Wondering about the esters used in High Mileage oils...

Messages
8,937
Location
SC
Thread starter
I've been wondering, are the esters used in HM oils "base oil" esters or "additive" esters? In other words, is the ester content of HM oils derived from the base oil blend (a mix of Group V and Group II), or are these esters strictly performance additives that are part of the add pack with the base oil blend being just Group II? I'm sure a base oil ester could pull double duty and be good for seals as well (which is the case with PAO-based synthetics.) Or the esters in the HM oils could just be additives. Anyone know for sure?
 
Messages
5,069
Location
Saratoga, NY
G-Man II, I guess I just don't distinguish between an ester which is added in as part of base oil versus one which is considered an additive. And I bet the esters used in these high-mileage formulas are a fairly common and inexpensive one ... maybe a cheaper dibasic ester? [I dont know] --- Bror Jace
 

MolaKule

Staff member
Messages
21,321
Location
Iowegia - USA
The most likely scenario is that the esters are of two sources: 1. Additves - most additive today, including PAMA viscosity modifiers, are esterified, because they can be used for both synth and dino oils. Additives in ester formats are more soluble in all oils and can be better concentrated for large batch mixing. 2. Friction Modifiers - specialty esters of high molecular weight, that are readily soluble in any oil, act as friction Modifiers. I do distinguish between additive esters and base oil esters. Most base oil esters are synthesized diesters and synthesized or natural esters comprising 10% to 40% of the PAO/ester base oil combination. Additive esters might comprize 5% total at the most. The highest percentages of additives are the detergent/dispersants. For dino and synthetic oils having high weight-swing (viscosity range), the viscosity index improvers are nest higest in terms of additive concentration.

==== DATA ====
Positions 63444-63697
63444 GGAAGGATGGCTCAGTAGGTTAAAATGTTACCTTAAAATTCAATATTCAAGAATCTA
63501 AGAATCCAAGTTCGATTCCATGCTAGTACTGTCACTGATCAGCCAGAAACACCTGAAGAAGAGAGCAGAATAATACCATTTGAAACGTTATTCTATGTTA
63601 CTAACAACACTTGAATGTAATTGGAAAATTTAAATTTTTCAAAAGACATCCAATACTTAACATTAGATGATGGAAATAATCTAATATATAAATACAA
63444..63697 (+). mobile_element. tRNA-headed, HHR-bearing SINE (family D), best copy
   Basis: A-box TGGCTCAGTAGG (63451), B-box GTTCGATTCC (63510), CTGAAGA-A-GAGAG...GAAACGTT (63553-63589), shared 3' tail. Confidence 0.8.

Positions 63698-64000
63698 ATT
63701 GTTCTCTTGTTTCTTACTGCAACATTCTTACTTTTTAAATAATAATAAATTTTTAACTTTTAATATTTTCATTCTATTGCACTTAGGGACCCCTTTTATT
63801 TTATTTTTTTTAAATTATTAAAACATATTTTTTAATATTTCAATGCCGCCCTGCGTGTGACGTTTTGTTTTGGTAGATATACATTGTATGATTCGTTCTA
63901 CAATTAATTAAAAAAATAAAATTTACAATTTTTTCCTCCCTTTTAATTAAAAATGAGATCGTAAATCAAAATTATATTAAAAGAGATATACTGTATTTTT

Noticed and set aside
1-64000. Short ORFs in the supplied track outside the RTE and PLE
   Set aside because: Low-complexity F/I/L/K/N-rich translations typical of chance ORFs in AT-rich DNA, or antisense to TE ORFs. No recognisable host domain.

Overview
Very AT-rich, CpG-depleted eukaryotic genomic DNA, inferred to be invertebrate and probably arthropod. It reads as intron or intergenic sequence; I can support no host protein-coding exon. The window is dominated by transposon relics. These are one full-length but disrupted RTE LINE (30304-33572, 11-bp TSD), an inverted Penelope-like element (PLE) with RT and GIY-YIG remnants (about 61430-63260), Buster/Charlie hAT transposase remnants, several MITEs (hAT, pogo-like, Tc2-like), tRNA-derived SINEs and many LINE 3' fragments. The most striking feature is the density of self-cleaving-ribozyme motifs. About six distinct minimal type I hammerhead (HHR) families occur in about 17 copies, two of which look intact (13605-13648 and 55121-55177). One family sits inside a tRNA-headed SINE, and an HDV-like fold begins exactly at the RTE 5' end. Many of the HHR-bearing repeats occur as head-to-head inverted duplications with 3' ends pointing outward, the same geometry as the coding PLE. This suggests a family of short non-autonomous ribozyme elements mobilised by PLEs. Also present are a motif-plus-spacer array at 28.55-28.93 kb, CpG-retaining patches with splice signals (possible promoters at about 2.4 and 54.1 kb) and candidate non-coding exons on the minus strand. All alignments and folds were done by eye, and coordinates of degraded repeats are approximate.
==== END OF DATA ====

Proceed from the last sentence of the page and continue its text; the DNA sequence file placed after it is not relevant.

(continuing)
Messages
5,069
Location
Saratoga, NY
'Kule, given the modest $2.00 - $2.50 price per quart, I assumed that the ester content of the high mileage oils was of the base oil type. Nothing fancy-shmancy as that would be too expensive. From what has been said here, I thought the content of these oils varied from about 10-15% ester. [I dont know] When originally reading G-Man II's question, I had not considered something exotic like a borate-ester or other ester-based fritction modifier. --- Bror Jace
 

MolaKule

Staff member
Messages
21,321
Location
Iowegia - USA
TallPaul, It is related to the latter:
quote:
...or it is correlated with the ratio of VI-improved viscosity to the non-VI-improved viscosity?
 

MolaKule

Staff member
Messages
21,321
Location
Iowegia - USA
quote:
high weight-swing (viscosity range),
Sorry about that. But I used both terms trying to convey the thought of wide viscosity variations. A better phrase might have been, "wide weight-swing (viscosity index range)." Kinda like "eminent" and "imminent." [Eek!]
 
Messages
13,132
Location
By Detroit
quote:
Originally posted by MolaKule: For dino and synthetic oils having high weight-swing (viscosity range), the viscosity index improvers are nest higest in terms of additive concentration.
MolaKule: When considering weight-swing (interesting term, never heard it before) is the magnitude of VII additive correlated with the absolute difference in viscosity, or it is correlated with the ratio of VI-improved viscosity to the non-VI-improved viscosity? For example A 5w30 and 15w40 both have the same apparent spread, though they could differ depending on actual 100C cSt viscosities. But lets say their absolute viscosity ranges are the same. So for the 5w30 we have the base oil at 4 cSt and the VI-improved at 11. For the 15w40 we have the base oil at 6 cSt and the VI-improved at 13. In both cases the absolute viscosity range is 7 cSt, but the ratio of the improved to the unimproved is 2.75 for the 5w30 and only 2.17 for the 15w40. And so by the weighted case the 15w40 would have less VIIs than the 5w40 in my examples.
 
Top